ByEva Brain, writer at Creators.co

The management of Netflix has taken the decision to charge lower prices in regions where piracy levels are high. The strategy aims to control piracy.

The piracy levels in different countries have significantly started to affect the pricing strategy of the American internet media services provider, Netflix. Netflix news reported that the company has decided to charge higher prices in countries where the levels of copyright infringement are lower.

The Chief Financial Officer of the services provider, David Wells, has stated that piracy has begun to govern the pricing strategy in high piracy markets. This statement explains that the management is interested in examining the levels of illegal reproduction. Experts hold the view that infringement is being considered to attract consumers who are able to retrieve movies and shows from ‘torrent sites’ and digital lockers for free.

The corporate giant believes that higher rates would not be able to reduce the levels of data invasion being practiced. Market sources revealed that the privacy-based pricing strategy would be implemented in the areas outside the United States of America. Netflix news today stated that it employs details retrieved from piracy sites. This information is sufficient to indicate that the company itself is one of the beneficiaries of infringement.

In 2013, a company official said that the company makes its decisions after assessing the popularity of shows in different territories. It purchased the rights to “Prison to Break” in Holland after witnessing high download rates in the country. Company sources informed that the launch of the services in Canada had reduced the usage of ‘Bit Torrent’ traffic by 50%. The concerns for privacy matter for many companies involved in video content services.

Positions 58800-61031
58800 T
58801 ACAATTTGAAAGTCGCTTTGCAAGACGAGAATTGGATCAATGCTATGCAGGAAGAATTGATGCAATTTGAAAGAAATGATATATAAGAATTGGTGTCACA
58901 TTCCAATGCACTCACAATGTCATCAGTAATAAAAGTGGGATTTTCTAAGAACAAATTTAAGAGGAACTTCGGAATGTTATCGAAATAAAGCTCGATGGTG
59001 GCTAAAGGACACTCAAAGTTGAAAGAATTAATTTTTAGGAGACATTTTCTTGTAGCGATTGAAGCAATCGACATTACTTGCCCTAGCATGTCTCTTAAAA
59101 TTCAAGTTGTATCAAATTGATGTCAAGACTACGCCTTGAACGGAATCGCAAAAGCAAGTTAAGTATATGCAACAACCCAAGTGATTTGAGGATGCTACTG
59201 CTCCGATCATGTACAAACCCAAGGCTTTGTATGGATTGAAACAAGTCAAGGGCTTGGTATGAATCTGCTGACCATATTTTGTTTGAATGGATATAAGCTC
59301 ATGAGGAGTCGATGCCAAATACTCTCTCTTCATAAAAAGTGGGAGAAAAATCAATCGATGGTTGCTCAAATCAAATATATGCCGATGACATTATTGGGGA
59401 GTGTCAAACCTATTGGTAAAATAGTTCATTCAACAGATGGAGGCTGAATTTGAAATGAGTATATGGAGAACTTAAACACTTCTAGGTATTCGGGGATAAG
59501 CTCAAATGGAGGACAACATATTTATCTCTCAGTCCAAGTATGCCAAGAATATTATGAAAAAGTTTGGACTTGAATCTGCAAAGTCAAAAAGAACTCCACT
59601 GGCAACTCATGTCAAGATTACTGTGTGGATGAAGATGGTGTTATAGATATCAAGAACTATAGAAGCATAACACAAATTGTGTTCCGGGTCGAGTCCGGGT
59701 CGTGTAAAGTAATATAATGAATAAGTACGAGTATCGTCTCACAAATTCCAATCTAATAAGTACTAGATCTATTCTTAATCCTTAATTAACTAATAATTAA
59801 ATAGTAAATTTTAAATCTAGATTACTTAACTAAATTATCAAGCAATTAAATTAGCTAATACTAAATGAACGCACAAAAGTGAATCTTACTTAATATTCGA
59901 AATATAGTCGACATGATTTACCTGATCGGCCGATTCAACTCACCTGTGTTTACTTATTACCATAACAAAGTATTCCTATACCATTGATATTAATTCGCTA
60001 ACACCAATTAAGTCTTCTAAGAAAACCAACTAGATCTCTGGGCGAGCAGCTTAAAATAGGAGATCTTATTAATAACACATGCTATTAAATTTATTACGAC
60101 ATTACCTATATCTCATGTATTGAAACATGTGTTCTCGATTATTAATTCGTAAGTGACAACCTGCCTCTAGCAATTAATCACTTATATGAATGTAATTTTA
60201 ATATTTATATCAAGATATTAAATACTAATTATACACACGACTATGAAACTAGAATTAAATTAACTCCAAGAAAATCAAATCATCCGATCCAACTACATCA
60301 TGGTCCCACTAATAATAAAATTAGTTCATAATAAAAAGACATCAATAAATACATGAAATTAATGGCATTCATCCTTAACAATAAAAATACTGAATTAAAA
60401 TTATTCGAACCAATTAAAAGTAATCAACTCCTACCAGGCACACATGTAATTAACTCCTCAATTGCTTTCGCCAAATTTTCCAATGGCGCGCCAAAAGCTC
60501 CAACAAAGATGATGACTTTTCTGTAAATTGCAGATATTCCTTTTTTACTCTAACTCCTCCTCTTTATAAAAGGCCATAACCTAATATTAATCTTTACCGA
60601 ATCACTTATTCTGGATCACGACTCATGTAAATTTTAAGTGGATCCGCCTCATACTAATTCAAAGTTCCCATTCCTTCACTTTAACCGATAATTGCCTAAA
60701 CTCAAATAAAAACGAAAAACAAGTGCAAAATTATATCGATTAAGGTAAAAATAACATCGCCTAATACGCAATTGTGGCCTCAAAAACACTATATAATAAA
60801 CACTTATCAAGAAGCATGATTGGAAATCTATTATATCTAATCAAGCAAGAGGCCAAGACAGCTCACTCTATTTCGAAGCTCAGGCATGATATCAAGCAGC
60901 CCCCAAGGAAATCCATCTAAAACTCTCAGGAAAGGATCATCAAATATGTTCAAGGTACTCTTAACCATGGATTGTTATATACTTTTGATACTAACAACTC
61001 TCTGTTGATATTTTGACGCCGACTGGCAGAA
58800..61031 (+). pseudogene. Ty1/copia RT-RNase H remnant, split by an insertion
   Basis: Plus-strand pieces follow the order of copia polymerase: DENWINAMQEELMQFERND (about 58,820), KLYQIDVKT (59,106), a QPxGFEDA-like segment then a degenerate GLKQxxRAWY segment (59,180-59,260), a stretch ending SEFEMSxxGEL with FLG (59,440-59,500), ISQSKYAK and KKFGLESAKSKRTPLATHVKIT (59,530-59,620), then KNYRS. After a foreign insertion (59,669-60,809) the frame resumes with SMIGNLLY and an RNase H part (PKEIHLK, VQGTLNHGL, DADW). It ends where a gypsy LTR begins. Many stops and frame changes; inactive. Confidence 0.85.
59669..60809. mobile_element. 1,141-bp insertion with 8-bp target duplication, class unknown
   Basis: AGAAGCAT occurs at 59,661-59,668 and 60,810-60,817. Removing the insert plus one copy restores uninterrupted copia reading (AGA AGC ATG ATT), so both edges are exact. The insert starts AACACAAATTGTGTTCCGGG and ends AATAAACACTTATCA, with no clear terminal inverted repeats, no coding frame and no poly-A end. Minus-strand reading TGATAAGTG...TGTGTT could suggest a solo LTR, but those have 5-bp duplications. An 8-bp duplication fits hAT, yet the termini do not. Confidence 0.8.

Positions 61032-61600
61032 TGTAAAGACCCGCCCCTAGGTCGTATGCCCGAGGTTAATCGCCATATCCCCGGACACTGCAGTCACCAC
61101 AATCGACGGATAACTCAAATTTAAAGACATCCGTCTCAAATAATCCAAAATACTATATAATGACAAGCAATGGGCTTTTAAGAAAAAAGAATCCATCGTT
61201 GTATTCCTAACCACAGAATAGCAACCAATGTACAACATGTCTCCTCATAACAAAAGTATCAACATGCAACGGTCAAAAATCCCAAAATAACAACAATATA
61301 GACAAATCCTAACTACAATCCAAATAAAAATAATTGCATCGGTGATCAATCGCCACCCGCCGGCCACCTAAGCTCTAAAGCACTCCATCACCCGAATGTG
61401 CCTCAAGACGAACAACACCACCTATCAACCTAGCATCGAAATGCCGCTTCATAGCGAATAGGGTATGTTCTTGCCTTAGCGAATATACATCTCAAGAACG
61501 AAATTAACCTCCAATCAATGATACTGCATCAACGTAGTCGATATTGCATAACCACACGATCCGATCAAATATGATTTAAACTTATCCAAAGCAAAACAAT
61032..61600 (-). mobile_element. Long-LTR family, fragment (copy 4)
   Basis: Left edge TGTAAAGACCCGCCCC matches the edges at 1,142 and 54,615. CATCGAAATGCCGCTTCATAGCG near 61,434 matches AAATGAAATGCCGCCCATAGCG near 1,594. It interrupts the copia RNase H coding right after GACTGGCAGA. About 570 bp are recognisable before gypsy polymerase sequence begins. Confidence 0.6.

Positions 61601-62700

Netflix breaking news highlighted that the management has kept its charges low in Australia, as the measure has been taken to reduce the levels of privacy. Australians pay $8.99 per month for basic subscription, which permits them to view shows, such as House of Cards, on one screen in high definition. Industry sources have informed that higher price tiers will provide a better service to users.

It is being believed that Australian pirates have favored the users of the service because when exchange rates are taken into account, the Australian residents end up getting a better deal than the overseas users, while the American users pay $7.99 ($10.25) a month for the lowest tier of the service. One could say that the pirates have indirectly blessed the subscribers of Netflix. Now it is yet to be seen that to what extent the pricing strategy is able to compete with such pirates.

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